“Do you know what I want?” The sweet, innocent voice is gone. The slightly challenging, nearly bickering voice is back. It’s not a challenge to my knowledge of his culinary taste buds, but his snide acknowledgement that my mental capacity to remember anything as complicated as a take-out order from the car to the counter is a bit insulting these days.

“Should we write it down?” CF offers.

“No, no,” I insist, “I’ve got it, chow mein, with a double entrée of orange chicken. And a root beer.”

“Not the rice,” says NF. “The chow mein.”

“Yes,” I say, “the chow mein.”

“Two orange chicken,” he says.

“I know. Two orange chicken.” You’d think I was the child.

There’s a rather large party pandering the express, so I start to review the order in my mind. Chow mein, double orange chicken. Chowder mein, double chicken. Chowder chain, chowder chicken. Chicken chow chain double main trouble chicken.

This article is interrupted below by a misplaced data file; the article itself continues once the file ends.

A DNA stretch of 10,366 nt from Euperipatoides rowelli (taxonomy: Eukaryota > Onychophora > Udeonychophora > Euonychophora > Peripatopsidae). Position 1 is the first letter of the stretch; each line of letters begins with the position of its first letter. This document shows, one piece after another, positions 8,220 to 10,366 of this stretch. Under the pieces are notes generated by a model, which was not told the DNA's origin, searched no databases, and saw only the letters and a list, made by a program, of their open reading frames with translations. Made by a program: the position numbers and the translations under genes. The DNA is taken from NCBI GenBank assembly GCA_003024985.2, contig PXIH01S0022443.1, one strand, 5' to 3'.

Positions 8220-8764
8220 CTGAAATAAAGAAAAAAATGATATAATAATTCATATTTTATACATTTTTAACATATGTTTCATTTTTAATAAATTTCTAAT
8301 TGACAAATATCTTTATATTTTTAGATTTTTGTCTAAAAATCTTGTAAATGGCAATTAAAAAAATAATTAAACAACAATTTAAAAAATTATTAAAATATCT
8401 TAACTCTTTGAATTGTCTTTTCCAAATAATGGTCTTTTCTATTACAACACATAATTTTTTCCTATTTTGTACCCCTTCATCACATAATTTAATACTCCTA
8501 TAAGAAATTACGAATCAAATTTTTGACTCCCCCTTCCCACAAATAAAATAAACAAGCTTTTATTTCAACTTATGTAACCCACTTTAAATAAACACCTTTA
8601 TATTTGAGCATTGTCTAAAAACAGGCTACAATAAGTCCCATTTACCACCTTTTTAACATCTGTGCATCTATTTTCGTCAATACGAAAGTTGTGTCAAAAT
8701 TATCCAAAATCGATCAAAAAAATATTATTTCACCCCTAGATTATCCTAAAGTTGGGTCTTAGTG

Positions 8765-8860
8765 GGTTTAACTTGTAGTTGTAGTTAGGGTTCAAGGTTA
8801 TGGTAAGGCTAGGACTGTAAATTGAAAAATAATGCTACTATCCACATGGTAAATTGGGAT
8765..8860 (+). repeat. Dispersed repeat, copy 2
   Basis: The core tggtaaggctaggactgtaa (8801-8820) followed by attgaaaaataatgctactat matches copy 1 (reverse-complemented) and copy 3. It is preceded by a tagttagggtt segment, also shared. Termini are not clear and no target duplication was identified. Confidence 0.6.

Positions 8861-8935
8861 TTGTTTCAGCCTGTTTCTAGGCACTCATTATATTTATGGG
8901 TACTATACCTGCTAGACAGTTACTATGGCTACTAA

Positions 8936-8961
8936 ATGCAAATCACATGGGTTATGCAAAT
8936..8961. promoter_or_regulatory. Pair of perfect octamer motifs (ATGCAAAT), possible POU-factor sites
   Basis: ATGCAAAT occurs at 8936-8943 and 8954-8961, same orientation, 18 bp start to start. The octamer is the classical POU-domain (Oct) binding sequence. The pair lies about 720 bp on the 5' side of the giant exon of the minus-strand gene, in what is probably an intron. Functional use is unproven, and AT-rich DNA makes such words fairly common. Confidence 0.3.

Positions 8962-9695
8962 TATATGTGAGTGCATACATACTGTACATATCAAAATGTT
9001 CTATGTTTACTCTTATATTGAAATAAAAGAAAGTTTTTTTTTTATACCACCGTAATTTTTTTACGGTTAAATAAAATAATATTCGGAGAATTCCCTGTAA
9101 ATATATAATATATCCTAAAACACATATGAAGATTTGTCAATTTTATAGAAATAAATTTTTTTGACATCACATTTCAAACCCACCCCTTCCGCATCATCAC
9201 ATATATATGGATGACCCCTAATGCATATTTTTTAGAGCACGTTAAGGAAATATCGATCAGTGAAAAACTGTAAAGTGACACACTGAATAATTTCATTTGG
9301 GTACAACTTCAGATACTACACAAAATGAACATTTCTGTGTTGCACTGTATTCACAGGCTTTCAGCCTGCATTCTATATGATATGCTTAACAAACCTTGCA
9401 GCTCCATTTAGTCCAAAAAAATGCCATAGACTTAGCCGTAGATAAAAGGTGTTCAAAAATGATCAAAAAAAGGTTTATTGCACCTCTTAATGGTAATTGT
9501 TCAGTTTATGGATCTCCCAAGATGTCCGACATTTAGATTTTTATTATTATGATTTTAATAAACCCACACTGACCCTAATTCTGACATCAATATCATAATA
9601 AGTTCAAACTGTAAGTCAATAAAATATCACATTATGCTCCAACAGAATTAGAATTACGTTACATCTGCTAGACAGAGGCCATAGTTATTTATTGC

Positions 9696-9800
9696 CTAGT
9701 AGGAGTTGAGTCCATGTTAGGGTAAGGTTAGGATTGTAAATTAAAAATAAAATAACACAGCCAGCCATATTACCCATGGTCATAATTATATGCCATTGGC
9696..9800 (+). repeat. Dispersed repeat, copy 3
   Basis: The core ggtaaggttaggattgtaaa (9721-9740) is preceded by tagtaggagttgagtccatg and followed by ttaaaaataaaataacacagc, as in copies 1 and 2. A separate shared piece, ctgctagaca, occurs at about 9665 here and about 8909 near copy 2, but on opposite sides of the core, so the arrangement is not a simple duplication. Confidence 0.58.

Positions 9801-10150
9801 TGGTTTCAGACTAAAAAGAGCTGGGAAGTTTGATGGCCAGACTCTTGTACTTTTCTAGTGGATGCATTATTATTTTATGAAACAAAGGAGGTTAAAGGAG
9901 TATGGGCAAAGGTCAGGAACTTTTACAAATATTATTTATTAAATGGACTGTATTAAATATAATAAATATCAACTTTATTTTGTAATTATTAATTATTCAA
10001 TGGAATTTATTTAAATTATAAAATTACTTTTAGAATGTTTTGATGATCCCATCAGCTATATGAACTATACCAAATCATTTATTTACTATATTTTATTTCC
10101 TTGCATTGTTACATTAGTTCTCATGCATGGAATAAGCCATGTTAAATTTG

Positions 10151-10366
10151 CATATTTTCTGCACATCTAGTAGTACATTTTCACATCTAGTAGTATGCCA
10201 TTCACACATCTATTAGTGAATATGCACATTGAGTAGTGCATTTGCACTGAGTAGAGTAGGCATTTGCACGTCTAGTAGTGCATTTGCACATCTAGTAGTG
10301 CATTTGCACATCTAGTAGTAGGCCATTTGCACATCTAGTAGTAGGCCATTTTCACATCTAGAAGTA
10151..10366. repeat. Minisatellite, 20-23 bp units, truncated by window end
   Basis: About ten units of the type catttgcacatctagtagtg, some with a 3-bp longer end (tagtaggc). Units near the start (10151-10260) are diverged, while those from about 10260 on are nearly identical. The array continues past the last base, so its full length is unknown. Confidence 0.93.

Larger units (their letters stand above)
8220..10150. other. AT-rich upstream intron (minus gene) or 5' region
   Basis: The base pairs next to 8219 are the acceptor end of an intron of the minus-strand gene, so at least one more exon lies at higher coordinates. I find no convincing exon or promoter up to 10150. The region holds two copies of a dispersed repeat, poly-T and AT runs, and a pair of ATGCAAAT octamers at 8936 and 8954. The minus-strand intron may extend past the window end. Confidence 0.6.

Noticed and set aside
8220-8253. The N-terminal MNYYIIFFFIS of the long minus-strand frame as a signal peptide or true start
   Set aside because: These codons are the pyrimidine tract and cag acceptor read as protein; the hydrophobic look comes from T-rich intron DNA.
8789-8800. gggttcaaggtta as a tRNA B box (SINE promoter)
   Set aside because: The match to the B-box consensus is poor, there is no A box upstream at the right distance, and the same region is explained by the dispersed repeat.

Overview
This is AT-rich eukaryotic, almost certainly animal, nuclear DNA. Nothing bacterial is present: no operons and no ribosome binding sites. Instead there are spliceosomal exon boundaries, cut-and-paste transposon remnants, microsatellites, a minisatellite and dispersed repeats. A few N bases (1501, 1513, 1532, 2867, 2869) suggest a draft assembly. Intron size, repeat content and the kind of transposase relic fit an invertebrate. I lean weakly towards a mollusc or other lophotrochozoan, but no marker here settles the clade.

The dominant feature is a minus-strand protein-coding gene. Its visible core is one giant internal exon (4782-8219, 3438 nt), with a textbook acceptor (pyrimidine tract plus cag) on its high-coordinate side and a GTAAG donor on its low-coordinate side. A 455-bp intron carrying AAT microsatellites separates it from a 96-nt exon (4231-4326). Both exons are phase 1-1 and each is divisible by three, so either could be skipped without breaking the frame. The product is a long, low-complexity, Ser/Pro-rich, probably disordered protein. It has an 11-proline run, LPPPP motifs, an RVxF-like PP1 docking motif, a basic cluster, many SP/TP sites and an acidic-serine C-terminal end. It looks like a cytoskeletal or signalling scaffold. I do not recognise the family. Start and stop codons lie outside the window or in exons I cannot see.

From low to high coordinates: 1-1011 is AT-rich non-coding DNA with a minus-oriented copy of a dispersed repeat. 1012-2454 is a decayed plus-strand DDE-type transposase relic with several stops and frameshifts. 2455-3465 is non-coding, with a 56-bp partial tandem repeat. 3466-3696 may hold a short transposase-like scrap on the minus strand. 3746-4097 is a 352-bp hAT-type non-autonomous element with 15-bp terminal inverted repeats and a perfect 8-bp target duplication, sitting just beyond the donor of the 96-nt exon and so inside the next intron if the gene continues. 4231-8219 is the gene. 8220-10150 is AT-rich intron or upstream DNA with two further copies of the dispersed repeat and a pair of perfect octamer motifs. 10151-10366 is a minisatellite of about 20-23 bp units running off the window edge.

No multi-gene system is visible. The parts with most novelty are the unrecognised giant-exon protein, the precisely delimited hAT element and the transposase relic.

No, wait. Oh, look, they have those rangoons tonight. Chow mein. Not rice. Chow mein. Ciao, Maine. A small town outside Bangor. That’s Bann-gore, not Bang-err, like they say in Washington. Washing-toon. Ran-goon. Chow moon.

O.K. Chow mein. Double truckle chuckle muckle tricking. No. Chuck mein. No. Chopped brain. No. Chow chain with double chicken orange brain. Close!

The pandering party is partly past posting its porder. The non-Asian server catches my eye and gives me one of those non-sympathetic sympathetic server “I’m sorry for the delay” looks that tells me she is late for her break and really has to go to the bathroom and plans to sprint away as soon as the pandering party lets her. Time for me to re-review the order I have completely forgotten and wish I had written down. I would go back to the car to ask, but the line behind me has snaked out the door like a Chinese New Year parade.